The natives of Prague call the city “The Mother of Cities”, “The Golden City”, or “The City of a Hundred Spires”. Visitors from all over the world consider it to be one of the most beautiful cities in Europe. In 1993, the city’s historical centre was rightfully added to the UNESCO List of World Cultural Heritage.
The historical core of the Czech capital city, which is spread out on both banks of the Vltava river in a valley overlooked by Hradčany hill, is composed of four former independent towns: Old Town, a medieval market centre which includes the Old Town square and the Jewish quarter; New Town, founded by the emperor Charles IV; Hradčany, which includes Prague Castle with its magnificent gothic St Vitus Cathedral; and the Lesser Quarter, a picturesque borough with baroque palaces and narrow streets, with the aforementioned St Vitus Cathedral towering over them. Although the activities and everyday life of the inhabitants of these towns had been been closely linked for centuries, the towns did not become administratively united until 1784.
Prague Castle, rebuilt many times, was the seat of the Přemyslid kings and later of the Luxembourg emperors. The image of the city was most influenced by Charles IV, who reigned in the second half of the 14th century and founded Charles University, the New Town, Charles Bridge, and many churches and monasteries. After the Hussite Wars and the tragic death of King Louis Jagellonian at Mohács, the Hapsburgs were elected as sovereigns of the Lands of the Bohemian Crown in 1526, and Prague ceased to be a capital city, with only one, but important, interruption during the reign of Rudolph II (1583-1611). Although Bohemian baroque nobility made efforts to settle down in Vienna in the vicinity of the emperor’s court, they did not cease to build their palaces with gardens in Prague, which became a baroque fortress after the Thirty Years’ War, a conflict that both started (1618) and ended (1648) in Prague. The city expanded past its walls for the first time in 1817: the first borough to be built outside the city walls was classicist Karlín to the east. During the 19th century, the nearby villages and towns developed quickly, with the historical Prague Towns being variegated with cubist and art-deco monuments. Former villages and towns became part of Greater Prague, the representative capital of the new Czechoslovak Republic created in 1918, boosting the population to 676,000. Interwar Prague was a vibrant metropolis, where Czech, German and Jewish culture met and influenced each other.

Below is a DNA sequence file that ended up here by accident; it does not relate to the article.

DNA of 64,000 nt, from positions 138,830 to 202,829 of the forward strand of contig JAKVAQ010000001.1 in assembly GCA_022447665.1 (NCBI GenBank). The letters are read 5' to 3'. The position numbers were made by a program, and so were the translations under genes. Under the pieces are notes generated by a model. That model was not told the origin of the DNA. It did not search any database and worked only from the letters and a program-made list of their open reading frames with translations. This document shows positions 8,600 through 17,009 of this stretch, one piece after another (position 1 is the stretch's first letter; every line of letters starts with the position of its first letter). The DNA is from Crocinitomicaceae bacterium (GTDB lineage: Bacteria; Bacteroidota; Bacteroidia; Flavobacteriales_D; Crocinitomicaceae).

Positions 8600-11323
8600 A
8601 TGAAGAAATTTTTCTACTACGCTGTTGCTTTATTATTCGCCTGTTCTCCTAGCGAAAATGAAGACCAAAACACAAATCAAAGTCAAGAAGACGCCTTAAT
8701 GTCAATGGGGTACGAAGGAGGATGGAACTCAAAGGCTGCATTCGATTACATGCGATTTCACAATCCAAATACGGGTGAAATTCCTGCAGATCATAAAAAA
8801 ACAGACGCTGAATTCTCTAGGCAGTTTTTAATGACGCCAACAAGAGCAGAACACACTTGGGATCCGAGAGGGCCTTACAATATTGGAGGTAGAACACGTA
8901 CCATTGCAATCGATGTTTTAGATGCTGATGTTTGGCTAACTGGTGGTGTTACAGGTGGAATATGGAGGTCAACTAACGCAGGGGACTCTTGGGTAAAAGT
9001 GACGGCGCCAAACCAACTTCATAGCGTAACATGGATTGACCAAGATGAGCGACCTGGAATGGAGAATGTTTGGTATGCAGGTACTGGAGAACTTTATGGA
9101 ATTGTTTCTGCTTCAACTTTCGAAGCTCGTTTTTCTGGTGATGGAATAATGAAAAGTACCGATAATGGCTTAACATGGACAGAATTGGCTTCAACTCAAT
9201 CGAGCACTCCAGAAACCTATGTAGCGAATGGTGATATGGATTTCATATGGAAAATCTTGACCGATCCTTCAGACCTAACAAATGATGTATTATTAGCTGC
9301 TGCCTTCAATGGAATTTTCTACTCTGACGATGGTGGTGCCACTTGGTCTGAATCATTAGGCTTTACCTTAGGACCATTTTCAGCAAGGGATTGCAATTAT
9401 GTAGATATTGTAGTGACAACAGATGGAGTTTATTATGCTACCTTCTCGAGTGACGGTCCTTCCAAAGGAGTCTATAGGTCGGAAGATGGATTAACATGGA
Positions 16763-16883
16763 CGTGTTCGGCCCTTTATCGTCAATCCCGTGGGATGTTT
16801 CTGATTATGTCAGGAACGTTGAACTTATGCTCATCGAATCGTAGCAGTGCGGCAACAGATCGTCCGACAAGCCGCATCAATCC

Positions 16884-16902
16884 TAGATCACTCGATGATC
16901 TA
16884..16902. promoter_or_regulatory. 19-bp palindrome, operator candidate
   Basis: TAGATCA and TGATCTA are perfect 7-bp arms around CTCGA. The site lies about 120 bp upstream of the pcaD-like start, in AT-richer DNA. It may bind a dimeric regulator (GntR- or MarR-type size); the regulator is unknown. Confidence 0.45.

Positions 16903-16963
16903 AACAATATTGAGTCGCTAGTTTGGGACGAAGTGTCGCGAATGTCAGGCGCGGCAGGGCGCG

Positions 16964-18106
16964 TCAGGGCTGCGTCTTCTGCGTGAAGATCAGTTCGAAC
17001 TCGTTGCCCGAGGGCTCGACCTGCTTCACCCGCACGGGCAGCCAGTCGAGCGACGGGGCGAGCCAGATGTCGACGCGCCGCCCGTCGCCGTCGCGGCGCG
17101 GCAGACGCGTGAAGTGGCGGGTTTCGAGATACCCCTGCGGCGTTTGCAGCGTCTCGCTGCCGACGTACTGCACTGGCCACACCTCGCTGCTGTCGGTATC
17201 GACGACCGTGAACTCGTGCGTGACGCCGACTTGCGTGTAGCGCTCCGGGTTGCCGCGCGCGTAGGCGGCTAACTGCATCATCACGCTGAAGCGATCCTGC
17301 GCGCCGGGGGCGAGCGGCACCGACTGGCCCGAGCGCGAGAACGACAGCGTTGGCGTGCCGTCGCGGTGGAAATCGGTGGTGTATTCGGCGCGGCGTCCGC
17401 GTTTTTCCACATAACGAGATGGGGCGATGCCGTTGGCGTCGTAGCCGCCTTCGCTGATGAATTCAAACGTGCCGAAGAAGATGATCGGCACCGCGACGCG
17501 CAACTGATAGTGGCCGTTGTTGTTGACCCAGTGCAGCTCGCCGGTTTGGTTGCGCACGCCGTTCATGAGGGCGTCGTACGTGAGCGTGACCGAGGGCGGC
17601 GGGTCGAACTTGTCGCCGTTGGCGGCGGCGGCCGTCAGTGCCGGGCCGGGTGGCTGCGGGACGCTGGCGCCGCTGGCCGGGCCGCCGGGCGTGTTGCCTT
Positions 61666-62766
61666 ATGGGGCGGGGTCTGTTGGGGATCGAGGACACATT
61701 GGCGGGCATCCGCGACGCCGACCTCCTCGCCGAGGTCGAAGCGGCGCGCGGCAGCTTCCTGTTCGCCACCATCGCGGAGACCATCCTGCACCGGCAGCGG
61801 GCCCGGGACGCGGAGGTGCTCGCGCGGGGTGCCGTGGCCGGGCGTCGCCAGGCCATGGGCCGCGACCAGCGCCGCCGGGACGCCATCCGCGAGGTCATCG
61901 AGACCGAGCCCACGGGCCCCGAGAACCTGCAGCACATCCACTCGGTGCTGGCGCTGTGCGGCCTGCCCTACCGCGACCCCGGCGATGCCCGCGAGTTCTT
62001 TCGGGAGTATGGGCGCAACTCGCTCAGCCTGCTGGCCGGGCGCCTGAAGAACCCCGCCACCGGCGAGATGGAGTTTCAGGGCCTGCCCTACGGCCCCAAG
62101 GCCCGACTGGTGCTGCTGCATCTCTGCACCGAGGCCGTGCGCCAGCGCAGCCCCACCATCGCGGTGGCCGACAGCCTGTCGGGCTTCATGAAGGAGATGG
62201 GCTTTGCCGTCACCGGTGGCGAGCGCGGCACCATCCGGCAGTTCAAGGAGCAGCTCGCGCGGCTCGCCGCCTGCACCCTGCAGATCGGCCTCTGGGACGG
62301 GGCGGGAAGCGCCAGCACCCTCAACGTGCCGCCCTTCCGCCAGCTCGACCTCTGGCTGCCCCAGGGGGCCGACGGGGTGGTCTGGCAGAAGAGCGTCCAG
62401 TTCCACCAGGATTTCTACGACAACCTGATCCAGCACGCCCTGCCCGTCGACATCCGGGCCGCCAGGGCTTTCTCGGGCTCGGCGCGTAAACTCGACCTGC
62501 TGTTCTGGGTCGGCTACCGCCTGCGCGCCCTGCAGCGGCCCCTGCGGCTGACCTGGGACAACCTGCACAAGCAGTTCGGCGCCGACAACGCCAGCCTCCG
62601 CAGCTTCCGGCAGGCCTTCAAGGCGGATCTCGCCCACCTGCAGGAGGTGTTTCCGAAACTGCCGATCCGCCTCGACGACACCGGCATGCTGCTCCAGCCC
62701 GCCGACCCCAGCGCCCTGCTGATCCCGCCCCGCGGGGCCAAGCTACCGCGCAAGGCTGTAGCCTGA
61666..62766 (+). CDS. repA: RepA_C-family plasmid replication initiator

Prague, presently the capital city of the Czech Republic, has 1,200,000 inhabitants. It is the seat of many universities and dozens of international companies and acts as an important communication hub. It is famous for its monuments and cultural heritage as well as for its wide offer of cultural entertainment for music, theatre and art lovers.
Photos © Blanka Šubecová, Dana Vondrášková, Eva Chodějovská, Historický ústav AV ČR, 2010